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102 Table 4-1. Analysis of vari ance for a split-split plot e xperimental design with main treatments in a randomized complete block design. Source of variation Description df Total (1) Total for overall experiment (5*2*3*4) = 120-1= 119 Total (2) Total for year (5*2) = 10-1= 9 Reps (R) 5-1= 4 Main (A) 2-1= 1 Error a Error main treatment (a) 4 Total (3) Total plant popul ations (5*2*3) = 30-1-9= 20 Sub (B) 3-1= 2 A*B A*B (2-1)*(3-1) = 2 Error b Error sub treatment (b) 16 Total (4) Total clip height: Total (1) – Total (2) – Total (3) = 90 Sub-sub (c) Clip height (4-1) = 3 A*C A*C (2-1)*(4-1) = 3 B*C B*C (3-1)*(4-1) = 6 A*B*C A*B*C (2-1)*(3-1)*(4-1) = 6 Error c Error sub-sub treatment (c) 72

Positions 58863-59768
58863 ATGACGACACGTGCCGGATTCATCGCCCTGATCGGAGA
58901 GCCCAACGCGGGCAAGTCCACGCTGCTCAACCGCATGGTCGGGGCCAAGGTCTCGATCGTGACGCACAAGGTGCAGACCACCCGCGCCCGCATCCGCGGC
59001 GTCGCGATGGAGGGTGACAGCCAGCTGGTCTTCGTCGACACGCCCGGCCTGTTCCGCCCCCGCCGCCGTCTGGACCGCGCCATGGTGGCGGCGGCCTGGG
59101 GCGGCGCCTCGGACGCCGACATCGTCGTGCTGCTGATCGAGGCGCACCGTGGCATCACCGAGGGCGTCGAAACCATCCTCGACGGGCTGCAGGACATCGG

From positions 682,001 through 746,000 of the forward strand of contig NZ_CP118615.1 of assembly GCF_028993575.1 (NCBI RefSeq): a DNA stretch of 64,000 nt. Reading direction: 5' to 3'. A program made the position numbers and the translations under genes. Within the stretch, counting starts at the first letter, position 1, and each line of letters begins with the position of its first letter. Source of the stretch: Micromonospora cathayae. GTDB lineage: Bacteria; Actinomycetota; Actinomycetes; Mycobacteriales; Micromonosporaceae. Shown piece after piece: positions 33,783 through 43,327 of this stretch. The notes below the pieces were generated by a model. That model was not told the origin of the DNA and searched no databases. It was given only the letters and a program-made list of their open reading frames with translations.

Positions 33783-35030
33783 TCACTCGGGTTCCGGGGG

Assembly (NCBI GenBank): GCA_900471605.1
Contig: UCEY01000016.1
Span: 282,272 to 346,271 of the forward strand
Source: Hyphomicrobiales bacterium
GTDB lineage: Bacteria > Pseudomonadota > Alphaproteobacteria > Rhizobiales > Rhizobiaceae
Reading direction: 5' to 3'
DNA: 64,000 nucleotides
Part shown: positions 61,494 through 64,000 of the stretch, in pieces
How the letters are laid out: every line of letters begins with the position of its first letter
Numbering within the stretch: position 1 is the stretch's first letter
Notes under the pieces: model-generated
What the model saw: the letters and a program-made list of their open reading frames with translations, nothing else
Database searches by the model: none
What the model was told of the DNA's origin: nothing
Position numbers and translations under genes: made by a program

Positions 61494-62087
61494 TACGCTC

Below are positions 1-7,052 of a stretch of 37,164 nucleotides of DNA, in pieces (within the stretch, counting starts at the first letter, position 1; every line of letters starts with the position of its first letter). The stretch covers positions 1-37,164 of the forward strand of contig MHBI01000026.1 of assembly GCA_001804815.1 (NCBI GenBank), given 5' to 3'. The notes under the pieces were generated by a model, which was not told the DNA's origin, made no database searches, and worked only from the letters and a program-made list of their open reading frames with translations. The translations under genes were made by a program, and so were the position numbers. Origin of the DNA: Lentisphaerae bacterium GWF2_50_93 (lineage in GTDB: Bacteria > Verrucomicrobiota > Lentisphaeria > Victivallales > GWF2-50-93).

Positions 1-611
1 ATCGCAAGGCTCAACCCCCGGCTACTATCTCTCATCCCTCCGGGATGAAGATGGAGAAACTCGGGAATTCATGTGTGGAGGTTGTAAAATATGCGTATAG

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103Table 4-2. Statistics key for two years, three plant populations and f our clipping heights of sunn hemp. 2002 2003 2 yr X Clip ————Plants m-2——— ————Plants m-2——— ————Plants m-2——— height 30 18 6 X 30 18 6 X 30 18 6 X —m— —————————————————————kg ha-2————————————————————————— 0.40 y*p*h y*p*h y*p*h Y*H y*p*h Y*p*h y*p*h Y*H P*H P*H P*H H 0.80 y*p*h y*p*h y*p*h Y*H y*p*h Y*p*h y*p*h Y*H P*H P*H P*H H 1.20 y*p*h y*p*h y*p*h Y*H y*p*h Y*p*h y*p*h Y*H P*H P*H P*H H 1.60 y*p*h y*p*h y*p*h Y*H y*p*h Y*p*h y*p*h Y*H P*H P*H P*H H X Y*P Y*P Y*P Y*P Y*P Y*P P P P X X Y Y Y (y) = Main treatment (year, 1 to 2). P (p) = Sub treatment (plant populati on, 6 plants m-2 to 30 plants m-2). H (h) = Sub-sub treatment (maintai ned clipping height, 0.40 to 1.60 m). Y*P = Main treatment sub treatment interaction (year plant population). Y*H = Main treatment sub-sub treatment interaction (year clipping height). P*H = Sub treatment sub-sub treatment intera ction (plant populati on clipping height). y*p*h = Main treatment sub treatment sub-sub treatment interac tion (year plant populat ion clipping height).